In this case, the results were harmless, even entertaining. But unexpected results in a mission-critical system would not be so entertaining. Our efforts to make systems fool-proof has been based on experience with human fools, not artificial ones.

[1] This post is an elaboration on what started as a Twitter thread.

[2] I’m told that in Norway electrical power is very reliable, but also very dependent on electricity, including for heating. Alternative sources of fuel such as propane are hard to find.

How to compute the area of a polygon

If you know the vertices of a polygon, how do you compute its area? This seems like this could be a complicated, with special cases for whether the polygon is convex or maybe other considerations. But as long as the polygon is “simple,” i.e. the sides meet at vertices but otherwise do not intersect each other, then there is a general formula for the area.

The formula

List the vertices starting anywhere and moving counterclockwise around the polygon: (x1y1), (x2y2), …, (xnyn). Then the area is given by the formula below.

A = \frac{1}{2} \begin{vmatrix} x_1 & x_2 & \ldots & x_n & x_1\\ y_1 & y_2 & \ldots & y_n & y_1 \end{vmatrix}

But what does that mean? The notation is meant to be suggestive of a determinant. It’s not literally a determinant because the matrix isn’t square. But you evaluate it in a way analogous to 2 by 2 determinants: add the terms going down and to the right, and subtract the terms going up and to the right. That is,

x1 y2 + x2 y3 + … xn y1y1 x2y2 x3 – … –  yn x1

This formula is sometimes called the shoelace formula because the pattern of multiplications resembles lacing a shoe. It’s also called the surveyor’s formula because it’s obviously useful in surveying.

Numerical implementation

As someone pointed out in the comments, in practice you might want to subtract the minimum x value from all the x coordinates and the minimum y value from all the y coordinates before using the formula. Why’s that?

If you add a constant amount to each vertex, you move your polygon but you don’t change the area. So in theory it makes no difference whether you translate the polygon before computing its area. But in floating point, it can make a difference.

The cardinal rule of floating point arithmetic is to avoid subtracting nearly equal numbers. If you subtract two numbers that agree to k significant figures, you can lose up to k figures of precision. We’ll illustrate this by taking a right triangle with base 2 and height π. The area should remain π as we translate the triangle away from the origin, we lose precision the further out we translate it.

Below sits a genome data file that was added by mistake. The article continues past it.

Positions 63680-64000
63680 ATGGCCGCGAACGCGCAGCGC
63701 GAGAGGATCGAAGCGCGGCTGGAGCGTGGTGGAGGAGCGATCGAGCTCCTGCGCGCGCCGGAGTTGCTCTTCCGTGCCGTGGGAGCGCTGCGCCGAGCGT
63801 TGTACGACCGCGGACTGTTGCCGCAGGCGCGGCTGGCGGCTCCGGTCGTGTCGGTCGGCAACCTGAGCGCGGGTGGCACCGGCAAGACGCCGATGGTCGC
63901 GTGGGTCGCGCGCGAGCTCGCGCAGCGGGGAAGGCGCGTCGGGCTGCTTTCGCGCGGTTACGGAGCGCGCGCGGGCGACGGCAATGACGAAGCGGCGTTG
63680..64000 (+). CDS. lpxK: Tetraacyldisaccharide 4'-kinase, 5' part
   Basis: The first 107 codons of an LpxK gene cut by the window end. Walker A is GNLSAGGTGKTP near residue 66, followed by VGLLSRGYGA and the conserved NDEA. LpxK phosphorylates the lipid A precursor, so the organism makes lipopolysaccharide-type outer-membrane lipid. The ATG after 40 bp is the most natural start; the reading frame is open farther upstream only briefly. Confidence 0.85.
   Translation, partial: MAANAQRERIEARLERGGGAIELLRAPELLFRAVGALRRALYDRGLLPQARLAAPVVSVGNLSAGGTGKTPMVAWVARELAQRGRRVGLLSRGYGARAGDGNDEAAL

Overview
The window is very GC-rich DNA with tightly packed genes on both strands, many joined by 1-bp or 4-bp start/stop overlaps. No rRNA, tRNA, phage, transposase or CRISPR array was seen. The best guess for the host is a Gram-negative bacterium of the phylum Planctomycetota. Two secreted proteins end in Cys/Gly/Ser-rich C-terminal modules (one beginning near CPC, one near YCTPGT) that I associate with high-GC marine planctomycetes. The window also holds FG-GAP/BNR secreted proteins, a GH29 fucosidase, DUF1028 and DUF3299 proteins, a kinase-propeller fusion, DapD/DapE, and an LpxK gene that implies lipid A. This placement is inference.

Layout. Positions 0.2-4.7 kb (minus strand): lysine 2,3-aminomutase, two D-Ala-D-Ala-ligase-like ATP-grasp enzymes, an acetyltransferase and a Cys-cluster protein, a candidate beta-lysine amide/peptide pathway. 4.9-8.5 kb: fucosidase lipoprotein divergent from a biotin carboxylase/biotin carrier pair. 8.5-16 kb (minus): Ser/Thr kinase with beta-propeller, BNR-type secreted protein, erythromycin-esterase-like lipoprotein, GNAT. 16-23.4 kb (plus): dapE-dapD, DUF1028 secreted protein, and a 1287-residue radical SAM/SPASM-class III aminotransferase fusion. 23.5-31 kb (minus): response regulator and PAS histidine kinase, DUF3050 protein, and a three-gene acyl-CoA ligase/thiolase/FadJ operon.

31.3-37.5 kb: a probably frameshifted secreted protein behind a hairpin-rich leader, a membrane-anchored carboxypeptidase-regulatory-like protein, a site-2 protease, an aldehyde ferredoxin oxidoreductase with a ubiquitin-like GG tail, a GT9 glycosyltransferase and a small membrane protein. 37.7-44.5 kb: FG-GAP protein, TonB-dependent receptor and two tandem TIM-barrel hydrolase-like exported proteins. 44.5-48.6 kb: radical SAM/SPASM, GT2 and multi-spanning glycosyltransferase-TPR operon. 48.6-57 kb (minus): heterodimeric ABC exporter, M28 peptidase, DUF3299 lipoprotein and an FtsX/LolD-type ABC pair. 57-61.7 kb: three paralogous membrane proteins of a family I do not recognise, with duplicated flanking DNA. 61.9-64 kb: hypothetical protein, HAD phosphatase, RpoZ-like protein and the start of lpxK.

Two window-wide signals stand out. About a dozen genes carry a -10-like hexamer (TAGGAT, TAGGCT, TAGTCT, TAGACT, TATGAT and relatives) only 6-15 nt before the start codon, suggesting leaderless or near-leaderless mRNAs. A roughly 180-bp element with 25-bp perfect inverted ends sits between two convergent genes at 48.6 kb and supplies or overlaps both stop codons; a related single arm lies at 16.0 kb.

Here’s a Python implementation of the shoelace formula.

    def area(x, y):
        n = len(x)
        s = 0.0
        for i in range(-1, n-1):
            s += x[i]*y[i+1] - y[i]*x[i+1]
        return 0.5*s

If you’re not familiar with Python, a couple things require explanation. First, range(n-1) is a list of integers starting at 0 but less than n-1. Second, the -1 index returns the last element of the array.

Now, watch how the precision of the area degrades as we shift the triangle by powers of 10.

    import numpy as np

    x = np.array([0.0, 0.0, 2.0])
    y = np.array([np.pi, 0.0, 0.0])

    for n in range(0, 10):
        t = 10**n
        print( area(x+t, y+t) )

This produces


Shifting by small amounts doesn’t make a noticeable difference, but we lose between one and two significant figures each time we increase t by a multiple of 10. We only have between 15 and 16 significant figures to start with in a standard floating point number, and so eventually we completely run out of significant figures.

When implementing the shoelace formula, we want to do the opposite of this example: instead of shifting coordinates so that they’re similar in size, we want to shift them toward the origin so that they’re not similar in size.

Related post: The quadratic formula and low-precision arithmetic

Passwords and power laws

According to this paper [1], the empirical distribution of real passwords follows a power law [2]. In the authors’ terms, a Zipf-like distribution. The frequency of the rth most common password is proportional to something like 1/r. More precisely,

fr = C rs

where s is on the order of 1. The value of s that best fit the data depended on the set of passwords, but their estimates of s varied from 0.46 to 0.91.

This means that the most common passwords are very common and easy to guess.